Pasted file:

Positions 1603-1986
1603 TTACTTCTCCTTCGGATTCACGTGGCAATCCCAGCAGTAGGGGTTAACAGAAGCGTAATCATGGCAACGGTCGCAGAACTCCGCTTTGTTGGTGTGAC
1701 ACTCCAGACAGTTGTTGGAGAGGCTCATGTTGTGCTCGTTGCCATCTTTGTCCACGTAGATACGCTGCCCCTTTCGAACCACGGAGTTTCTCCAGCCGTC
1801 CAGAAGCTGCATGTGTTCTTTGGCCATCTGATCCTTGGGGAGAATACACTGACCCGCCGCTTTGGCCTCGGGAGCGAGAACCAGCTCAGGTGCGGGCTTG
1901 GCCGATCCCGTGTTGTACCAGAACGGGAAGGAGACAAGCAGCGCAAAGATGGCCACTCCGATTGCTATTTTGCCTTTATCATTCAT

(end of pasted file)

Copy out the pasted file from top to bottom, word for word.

Positions 1603-1986
1603 TTACTTCTCCTTCGGATTCACGTGGCAATCCCAGCAGTAGGGGTTAACAGAAGCGTAATCATGGCAACGGTCGCAGAACTCCGCTTTGTTGGTGTGAC
1701 ACTCCAGACAGTTGTTGGAGAGGCTCATGTTGTGCTCGTTGCCATCTTTGTCCACGTAGATACGCTGCCCCTTTCGAACCACGGAGTTTCTCCAGCCGTC
1801 CAGAAGCTGCATGTGTTCTTTGGCCATCTGATCCTTGGGGAGAATACACTGACCCGCCGCTTTGGCCTCGGGAGCGAGAACCAGCTCAGGTGCGGGCTTG
1901 GCCGATCCCGTGTTGTACCAGAACGGGAAGGAGACAAGCAGCGCAAAGATGGCCACTCCGATTGCTATTTTGCCTTTATCATTCAT